New Surrey police board members appointed

THE Province has appointed the City of Surrey’s first police board members as part of Surrey’s transition from an RCMP detachment to a municipal police department.

The lieutenant governor in council has appointed seven community members under section 23(1)(c) of the Police Act to the City of Surrey’s municipal police board, joining the mayor of Surrey as chair and a municipal council appointee to complete the nine-person board:

  • Chief Harley Chappell, elected Chief of the Semiahmoo First Nation
  • Cheney Cloke, director, Fraser Health Authority
  • Elizabeth Model, CEO, Downtown Surrey Business Improvement Association
  • James Carwana, mediator and arbitrator
  • Jaspreet Sunner, lawyer and labour relations representative, Hospital Employees’ Union
  • Manav Gill, Manager, Clinical Operations, Fraser Health Authority
  • Meena Brisard, Regional Director, Canadian Union of Public Employees

Following an extensive assessment and screening process, members were chosen by aligning individual skills, competencies and attributes with the needs and responsibilities of the board and to reflect the diversity of the community. Initial appointments will range from 12- to 18-month terms.

Under the Police Act, the board is required to establish and oversee the Surrey Police Department and is subject to oversight by the Director of Police Services, who has a statutory responsibility to superintend policing in B.C. The board has four main governance functions:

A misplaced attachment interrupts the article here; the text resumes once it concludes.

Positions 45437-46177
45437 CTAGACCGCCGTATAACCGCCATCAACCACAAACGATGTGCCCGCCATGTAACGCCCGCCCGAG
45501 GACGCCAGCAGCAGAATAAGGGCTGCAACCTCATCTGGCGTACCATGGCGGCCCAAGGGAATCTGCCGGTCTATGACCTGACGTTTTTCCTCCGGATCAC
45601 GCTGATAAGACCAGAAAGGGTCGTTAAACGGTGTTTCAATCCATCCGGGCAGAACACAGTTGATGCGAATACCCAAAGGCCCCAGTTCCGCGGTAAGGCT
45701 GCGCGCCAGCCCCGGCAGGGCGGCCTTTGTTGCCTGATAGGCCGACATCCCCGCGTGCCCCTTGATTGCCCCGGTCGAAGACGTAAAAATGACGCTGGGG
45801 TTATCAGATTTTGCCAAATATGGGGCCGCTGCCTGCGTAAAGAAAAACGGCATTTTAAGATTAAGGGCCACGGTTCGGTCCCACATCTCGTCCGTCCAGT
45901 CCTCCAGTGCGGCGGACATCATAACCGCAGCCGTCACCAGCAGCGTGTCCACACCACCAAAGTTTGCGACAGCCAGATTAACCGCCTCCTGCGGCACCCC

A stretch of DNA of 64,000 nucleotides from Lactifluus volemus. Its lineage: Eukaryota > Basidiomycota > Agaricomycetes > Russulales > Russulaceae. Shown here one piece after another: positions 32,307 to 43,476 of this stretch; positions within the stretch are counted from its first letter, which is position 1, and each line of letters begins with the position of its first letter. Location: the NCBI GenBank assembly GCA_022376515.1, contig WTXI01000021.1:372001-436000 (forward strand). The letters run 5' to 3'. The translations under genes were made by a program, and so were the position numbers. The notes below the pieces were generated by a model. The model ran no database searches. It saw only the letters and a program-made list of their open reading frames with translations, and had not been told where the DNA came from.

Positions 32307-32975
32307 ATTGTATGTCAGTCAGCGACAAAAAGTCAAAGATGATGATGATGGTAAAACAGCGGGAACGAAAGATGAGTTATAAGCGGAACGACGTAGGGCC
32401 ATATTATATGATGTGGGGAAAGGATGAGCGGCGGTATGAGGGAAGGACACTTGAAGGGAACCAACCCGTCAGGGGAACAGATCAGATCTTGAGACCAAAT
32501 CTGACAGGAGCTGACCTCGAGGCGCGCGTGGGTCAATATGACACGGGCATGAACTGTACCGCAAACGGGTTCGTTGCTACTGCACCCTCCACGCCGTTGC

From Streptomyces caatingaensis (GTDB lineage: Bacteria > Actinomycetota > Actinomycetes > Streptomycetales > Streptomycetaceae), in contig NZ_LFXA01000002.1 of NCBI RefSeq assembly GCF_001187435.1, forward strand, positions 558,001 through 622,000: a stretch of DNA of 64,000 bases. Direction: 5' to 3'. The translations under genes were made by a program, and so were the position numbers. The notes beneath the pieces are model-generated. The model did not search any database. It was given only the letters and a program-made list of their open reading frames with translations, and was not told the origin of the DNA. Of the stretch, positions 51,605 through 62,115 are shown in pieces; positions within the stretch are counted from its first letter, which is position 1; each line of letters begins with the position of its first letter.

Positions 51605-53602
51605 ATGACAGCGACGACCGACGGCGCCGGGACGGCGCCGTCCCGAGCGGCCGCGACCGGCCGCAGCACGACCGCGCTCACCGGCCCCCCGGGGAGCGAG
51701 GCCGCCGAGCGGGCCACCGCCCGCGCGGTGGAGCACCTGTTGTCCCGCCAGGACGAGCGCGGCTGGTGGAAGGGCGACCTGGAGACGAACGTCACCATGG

• employing the police and civilian employees;
  • providing financial oversight for the police department;
  • establishing policies and directions for the department; and
  • managing service and policy complaints against the department.

The next step in the City of Surrey’s transition plan will be for the new board to hire a chief constable. Ministry staff will work with the board to assist in the transition process, including providing an orientation and training session in the coming weeks.

Facts about police boards in B.C.
  • In 2018, Surrey city council voted unanimously to terminate their agreement with the RCMP and transition to a municipal police department, in accordance with their authority under the Police Act.
  • Under the Police Act, municipalities over 5,000 people are responsible for police services in their communities and have the right to determine how those services are delivered.
  • With the addition of Surrey, there will be 12 municipal police departments in B.C. serving the following 13 communities: Abbotsford, Delta, Central Saanich, Nelson, New Westminster, Oak Bay, Port Moody, Saanich, Surrey, Vancouver, Victoria and Esquimalt, and West Vancouver. The RCMP serves all other B.C. municipalities.
  • Under section 24.2(a) of the Police Act, an appointment term to a police board cannot be longer than four years; however, under section 24.2(b) and 24.3, board members may be reappointed to serve up to six consecutive years.

Diversity in B.C.’s police boards

  • The Province’s overall goal is to have police boards that reflect the diversity of B.C., for strong and effective citizen-centred governance and police oversight.
  • Women, visible minorities, Indigenous peoples, persons with disabilities, persons of diverse sexual orientation, gender identity or expression and others who may contribute to diversity in public sector board appointments are encouraged to put their names forward for future vacancies.
  • Since June 2017, there has been an almost 100% increase in visible minorities representing police boards throughout the province and 25% of appointments have been people of colour (up from 12.5%).